1. They have very odd things to say about including students in a net migration target. In fact, they are trying to ride two horses at the same time. First, they say there is no problem with including students in the target because most students leave the UK after their studies (which is true). Then, elsewhere, they say the Government and educational institutions should continue seeking to increase the number of international students. But, if you have a net target and you expand the number of arrivals now while the (already high) proportion of departures from the lower number of old arrivals stays the same, then the net number of migrants goes up because more people are arriving than leaving. That is the key reason why the sector has disliked students being in the Government’s target: it hinders growth because it suggests the Government is not truly committed to an increase in international student numbers and it does so at the very moment when our key competitors are extending their market share fast. It is almost unbelievable that the MAC have chosen to ignore this. The one thing everyone knows about recent Home Office migration policy is that is has been based on the concept of a ‘hostile environment’, which – oddly – is a term that does not seem to be mentioned once in the MAC report.
  2. The MAC is accountable only to the Home Office. Perhaps the single biggest reason why the UK is so out-of-kilter with our key competitors on international students is that we choose to give 100% policy responsibility on student migration to our Home Office. Our work on other countries’ higher education systems shows this is not what happens elsewhere: they tend to share policy responsibility across a range of government departments that focus on trade, education, foreign relations and so on as well as whichever department looks after home affairs. Imagine how absurd it would be if we were to give the Home Office sole policy responsibility over any other major UK export: ‘Yes, I know you want to export more of your UK-built Minis across the world, but the Home Secretary has unilaterally decided you can’t. Instead, we are going to include your Minis in a target we have adopted to reduce our highest-earning exports.’
  3. Many of us have had misplaced faith in the MAC as a body. Throughout their work, I have repeatedly said the MAC are likely to follow the evidence, which is unusually one-sided and positive on the issue of international students. They bring money, diversity and soft power to the UK. But it seems if you are a Committee that is appointed by the Home Office, answerable to the Home Office and designed primarily to look at labour market economics rather than education, you start and finish in a particular place. If you doubt this, take a look at the recruitment processes for the MAC: when they recently added to their membership, the appointment panel was chaired by the Director of Immigration and Border Policy!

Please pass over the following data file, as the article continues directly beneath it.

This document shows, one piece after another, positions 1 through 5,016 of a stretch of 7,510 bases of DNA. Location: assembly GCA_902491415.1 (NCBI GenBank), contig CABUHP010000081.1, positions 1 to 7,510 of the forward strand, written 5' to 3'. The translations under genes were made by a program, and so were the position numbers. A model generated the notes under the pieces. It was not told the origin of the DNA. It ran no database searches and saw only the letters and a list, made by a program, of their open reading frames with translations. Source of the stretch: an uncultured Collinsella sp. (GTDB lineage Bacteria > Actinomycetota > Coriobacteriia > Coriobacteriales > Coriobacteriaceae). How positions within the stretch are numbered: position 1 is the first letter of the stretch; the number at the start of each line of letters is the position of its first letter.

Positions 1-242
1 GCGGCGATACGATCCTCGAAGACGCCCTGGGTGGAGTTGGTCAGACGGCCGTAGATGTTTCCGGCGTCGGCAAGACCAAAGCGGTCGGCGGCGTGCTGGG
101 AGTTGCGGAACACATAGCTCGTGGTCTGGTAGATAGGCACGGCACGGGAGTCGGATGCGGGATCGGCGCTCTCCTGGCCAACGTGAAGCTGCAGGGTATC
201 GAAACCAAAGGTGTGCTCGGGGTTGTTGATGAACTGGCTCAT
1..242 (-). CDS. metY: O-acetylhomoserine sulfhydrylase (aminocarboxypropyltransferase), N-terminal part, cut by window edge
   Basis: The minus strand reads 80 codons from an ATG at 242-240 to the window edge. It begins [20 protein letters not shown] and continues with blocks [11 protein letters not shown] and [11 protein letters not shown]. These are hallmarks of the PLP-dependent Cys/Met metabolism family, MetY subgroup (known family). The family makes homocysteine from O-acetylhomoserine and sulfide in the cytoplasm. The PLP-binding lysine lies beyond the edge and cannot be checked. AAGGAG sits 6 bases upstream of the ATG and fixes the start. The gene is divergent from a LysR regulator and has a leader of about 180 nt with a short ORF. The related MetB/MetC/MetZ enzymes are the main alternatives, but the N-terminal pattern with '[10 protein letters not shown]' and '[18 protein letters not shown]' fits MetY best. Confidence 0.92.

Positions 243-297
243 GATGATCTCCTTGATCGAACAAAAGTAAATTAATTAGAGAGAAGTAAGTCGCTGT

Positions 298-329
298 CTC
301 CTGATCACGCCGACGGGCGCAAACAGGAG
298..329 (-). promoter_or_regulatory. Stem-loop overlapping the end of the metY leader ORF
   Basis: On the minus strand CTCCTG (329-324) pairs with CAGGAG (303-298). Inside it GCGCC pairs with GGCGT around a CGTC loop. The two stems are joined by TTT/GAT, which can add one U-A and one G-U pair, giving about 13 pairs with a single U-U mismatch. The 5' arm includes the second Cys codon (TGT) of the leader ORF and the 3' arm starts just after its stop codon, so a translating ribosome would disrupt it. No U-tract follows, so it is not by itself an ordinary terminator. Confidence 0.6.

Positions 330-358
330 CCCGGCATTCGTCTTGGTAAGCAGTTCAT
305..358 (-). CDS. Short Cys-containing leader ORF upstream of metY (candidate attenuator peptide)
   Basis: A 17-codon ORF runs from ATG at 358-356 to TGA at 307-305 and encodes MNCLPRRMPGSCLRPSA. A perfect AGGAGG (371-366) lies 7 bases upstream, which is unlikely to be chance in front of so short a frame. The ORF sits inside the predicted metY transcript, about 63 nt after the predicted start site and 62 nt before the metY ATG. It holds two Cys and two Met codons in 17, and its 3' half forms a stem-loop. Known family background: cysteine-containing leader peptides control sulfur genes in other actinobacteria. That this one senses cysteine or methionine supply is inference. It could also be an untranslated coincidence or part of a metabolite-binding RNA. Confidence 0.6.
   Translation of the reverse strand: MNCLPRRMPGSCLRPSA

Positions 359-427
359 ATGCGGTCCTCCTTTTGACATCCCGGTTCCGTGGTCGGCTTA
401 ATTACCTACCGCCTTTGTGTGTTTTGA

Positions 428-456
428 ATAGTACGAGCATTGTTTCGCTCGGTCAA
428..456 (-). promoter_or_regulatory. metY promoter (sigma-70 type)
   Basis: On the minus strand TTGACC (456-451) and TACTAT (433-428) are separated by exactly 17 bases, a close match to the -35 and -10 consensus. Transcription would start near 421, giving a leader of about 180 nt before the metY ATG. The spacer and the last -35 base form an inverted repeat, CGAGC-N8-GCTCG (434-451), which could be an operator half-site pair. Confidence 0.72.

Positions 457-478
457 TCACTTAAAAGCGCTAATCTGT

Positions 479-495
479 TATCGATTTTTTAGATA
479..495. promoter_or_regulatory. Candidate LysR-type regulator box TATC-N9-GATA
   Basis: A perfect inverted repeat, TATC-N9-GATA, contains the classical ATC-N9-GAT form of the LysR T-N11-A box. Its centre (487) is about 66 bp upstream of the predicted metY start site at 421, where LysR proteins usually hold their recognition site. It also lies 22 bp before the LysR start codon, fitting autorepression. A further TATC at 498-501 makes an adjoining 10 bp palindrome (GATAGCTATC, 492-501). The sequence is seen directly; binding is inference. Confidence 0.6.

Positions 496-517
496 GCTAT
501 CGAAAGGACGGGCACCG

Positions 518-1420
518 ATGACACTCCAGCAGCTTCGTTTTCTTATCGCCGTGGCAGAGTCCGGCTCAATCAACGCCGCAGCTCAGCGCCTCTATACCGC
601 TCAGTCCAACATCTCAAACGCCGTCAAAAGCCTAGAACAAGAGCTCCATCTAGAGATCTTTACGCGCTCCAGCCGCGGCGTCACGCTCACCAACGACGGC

4. The process has been sub-optimal, to put it kindly. In conjunction with Kaplan International Pathways and London Economics, HEPI produced the most detailed report we have ever published in January of this year. It looked at the net benefits to the UK of hosting international students, taking a conservative calculation of the benefits and an expansive definition of the costs, and included data for every parliamentary constituency. We believe it was the most detailed single submission to the MAC review, it has featured heavily in the media and it was referred to in many other organisations’ submissions. We sent it to the MAC, with the offer of a meeting to discuss the results. They didn’t even bother to send a reply; indeed, I am not sure they even acknowledged it. Although the MAC have published over 1,600 pages of evidence received, they have not published our 72-page report, opting instead to reprint our one-and-a-bit page covering letter instead. Also note that, despite the usual tight controls on issuing such sensitive documents as today’s report, parts of the document were leaked to the two newspapers most likely to offer a sympathetic ear.
  5. The battle will go on. Given the clear problems with the process and the conclusions in today’s report, there is zero chance of the higher education sector, parliamentarians and the wider public changing their mind and suddenly deciding that the international students who bring added vitality to our towns and cities are a bad thing. It is true that educational organisations should, perhaps, have offered more constructive solutions to some concerns in the past, but the recent Universities UK proposal on post-study work visas shows this is now happening. Moreover, if our two main political parties are genuinely committed to the UK remaining an open, outward-looking, international and successful country after Brexit, what better way to do that than to make it clear we want to give people the chance to come and study at our educational institutions of all types? In the context of Brexit, just think how powerful this anecdote from a different official report is. They are the words of a former Chinese PhD student who studied in the UK:

[You] have a friend down in China. [Cambridge UK is] my second hometown, always. When I have a negotiation with Bank of England, I always go kind of emotionally bonded. I feel like there’s a bridge between China and UK at my job in the Central Bank. When the Bank of England or other UK people visit me in my office or duty, I will [treat them] like family, quite like a kind of large family, like an old friend. Emotionally bonded.